the liberated individual shows attributes such as:
- he is not bothered by disrespect and endures cruel words, treats others with respect regardless of how others treat him;
- when confronted by an angry person he does not return anger, instead replies with soft and kind words;
- even if tortured, he speaks and trusts the truth;
- he does not crave for blessings or expect praise from others;
- he never injures or harms any life or being (ahimsa), he is intent in the welfare of all beings;
- he is as comfortable being alone as in the presence of others;
- he is as comfortable with a bowl, at the foot of a tree in tattered robe without help, as when he is in a mithuna (union of mendicants), grama (village) and nagara (city);
- he doesn’t care about or wear sikha (tuft of hair on the back of head for religious reasons), nor the holy thread across his body. To him, knowledge is sikha, knowledge is the holy thread, knowledge alone is supreme. Outer appearances and rituals do not matter to him, only knowledge matters;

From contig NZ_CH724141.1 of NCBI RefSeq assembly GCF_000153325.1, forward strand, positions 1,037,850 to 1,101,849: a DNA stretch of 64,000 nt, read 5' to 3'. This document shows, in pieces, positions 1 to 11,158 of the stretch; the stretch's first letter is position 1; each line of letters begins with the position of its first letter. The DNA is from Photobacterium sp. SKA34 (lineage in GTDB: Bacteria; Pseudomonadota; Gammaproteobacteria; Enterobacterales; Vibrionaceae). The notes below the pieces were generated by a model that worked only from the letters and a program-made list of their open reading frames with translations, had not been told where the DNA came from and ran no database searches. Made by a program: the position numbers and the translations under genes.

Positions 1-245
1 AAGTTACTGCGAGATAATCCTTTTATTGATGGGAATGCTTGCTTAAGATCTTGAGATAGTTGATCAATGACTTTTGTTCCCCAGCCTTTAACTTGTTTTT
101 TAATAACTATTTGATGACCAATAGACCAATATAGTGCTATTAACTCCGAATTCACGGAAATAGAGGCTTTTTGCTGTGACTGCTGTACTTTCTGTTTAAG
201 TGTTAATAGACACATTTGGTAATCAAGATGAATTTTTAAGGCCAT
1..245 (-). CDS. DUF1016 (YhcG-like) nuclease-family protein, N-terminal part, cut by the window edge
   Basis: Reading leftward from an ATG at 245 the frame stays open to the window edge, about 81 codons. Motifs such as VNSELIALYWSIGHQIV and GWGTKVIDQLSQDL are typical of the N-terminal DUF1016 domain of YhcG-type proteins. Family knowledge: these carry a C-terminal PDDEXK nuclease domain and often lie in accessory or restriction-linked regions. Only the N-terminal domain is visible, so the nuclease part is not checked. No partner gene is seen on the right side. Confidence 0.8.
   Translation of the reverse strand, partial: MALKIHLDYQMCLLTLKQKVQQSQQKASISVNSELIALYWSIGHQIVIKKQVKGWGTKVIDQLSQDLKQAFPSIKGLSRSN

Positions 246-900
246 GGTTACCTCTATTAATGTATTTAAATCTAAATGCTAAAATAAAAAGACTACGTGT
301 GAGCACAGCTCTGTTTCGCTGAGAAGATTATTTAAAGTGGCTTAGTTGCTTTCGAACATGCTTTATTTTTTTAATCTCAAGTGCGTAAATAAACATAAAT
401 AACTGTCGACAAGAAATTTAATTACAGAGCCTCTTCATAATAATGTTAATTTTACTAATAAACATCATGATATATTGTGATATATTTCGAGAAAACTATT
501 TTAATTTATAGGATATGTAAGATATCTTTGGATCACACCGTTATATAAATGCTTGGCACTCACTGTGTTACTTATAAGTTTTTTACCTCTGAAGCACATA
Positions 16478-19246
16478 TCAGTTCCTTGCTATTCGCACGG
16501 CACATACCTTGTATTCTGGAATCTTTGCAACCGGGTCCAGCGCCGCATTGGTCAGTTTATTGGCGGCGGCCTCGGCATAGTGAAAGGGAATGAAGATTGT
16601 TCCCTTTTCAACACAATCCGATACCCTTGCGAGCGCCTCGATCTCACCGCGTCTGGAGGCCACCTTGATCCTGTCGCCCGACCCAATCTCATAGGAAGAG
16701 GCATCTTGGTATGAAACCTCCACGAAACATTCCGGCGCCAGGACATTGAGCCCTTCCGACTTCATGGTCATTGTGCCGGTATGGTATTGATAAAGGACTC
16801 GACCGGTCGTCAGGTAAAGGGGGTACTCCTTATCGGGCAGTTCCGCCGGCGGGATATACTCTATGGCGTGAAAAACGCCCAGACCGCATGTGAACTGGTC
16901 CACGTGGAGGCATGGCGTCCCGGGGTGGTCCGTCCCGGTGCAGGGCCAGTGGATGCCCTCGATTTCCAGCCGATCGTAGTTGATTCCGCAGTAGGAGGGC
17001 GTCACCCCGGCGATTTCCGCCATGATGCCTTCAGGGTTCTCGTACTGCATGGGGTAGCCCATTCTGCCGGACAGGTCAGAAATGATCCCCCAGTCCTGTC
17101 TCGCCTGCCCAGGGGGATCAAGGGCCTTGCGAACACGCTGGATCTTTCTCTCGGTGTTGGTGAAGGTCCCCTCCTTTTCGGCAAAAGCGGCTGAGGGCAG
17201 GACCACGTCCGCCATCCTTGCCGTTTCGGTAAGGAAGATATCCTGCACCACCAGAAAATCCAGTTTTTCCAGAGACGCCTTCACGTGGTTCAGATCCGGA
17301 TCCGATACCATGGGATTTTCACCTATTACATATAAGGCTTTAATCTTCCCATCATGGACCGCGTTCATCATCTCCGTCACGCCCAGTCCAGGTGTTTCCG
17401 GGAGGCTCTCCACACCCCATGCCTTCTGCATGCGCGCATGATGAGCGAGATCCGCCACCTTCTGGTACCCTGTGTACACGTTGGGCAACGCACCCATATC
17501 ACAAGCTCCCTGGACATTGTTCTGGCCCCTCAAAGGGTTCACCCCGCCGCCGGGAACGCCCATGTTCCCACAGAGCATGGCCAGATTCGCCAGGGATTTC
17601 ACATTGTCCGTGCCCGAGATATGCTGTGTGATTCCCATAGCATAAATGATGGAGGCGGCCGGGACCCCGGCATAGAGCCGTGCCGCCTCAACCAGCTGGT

- for him there is no invocation nor dismissal of deities, no mantra nor non-mantra, no prostrations nor worship of gods, goddess or ancestors, nothing other than knowledge of Self;
- he is humble, high-spirited, of clear and steady mind, straightforward, compassionate, patient, indifferent, courageous, speaks firmly and with sweet words.
Among the Samkhya, Yoga and Vedanta schools of Hinduism, liberation and freedom reached within one’s life is referred to asjivanmukti, and the individual who has experienced this state is called jivanmukta (self-realized person). Dozens of Upanishads, including those from middle Upanishadic period, mention or describe the state of liberation, jivanmukti. Some contrast jivanmukti with videhamukti (moksha from samsara after death). Jivanmukti is a state that transforms the nature, attributes and behaviors of an individual, claim these ancient texts of Hindu philosophy.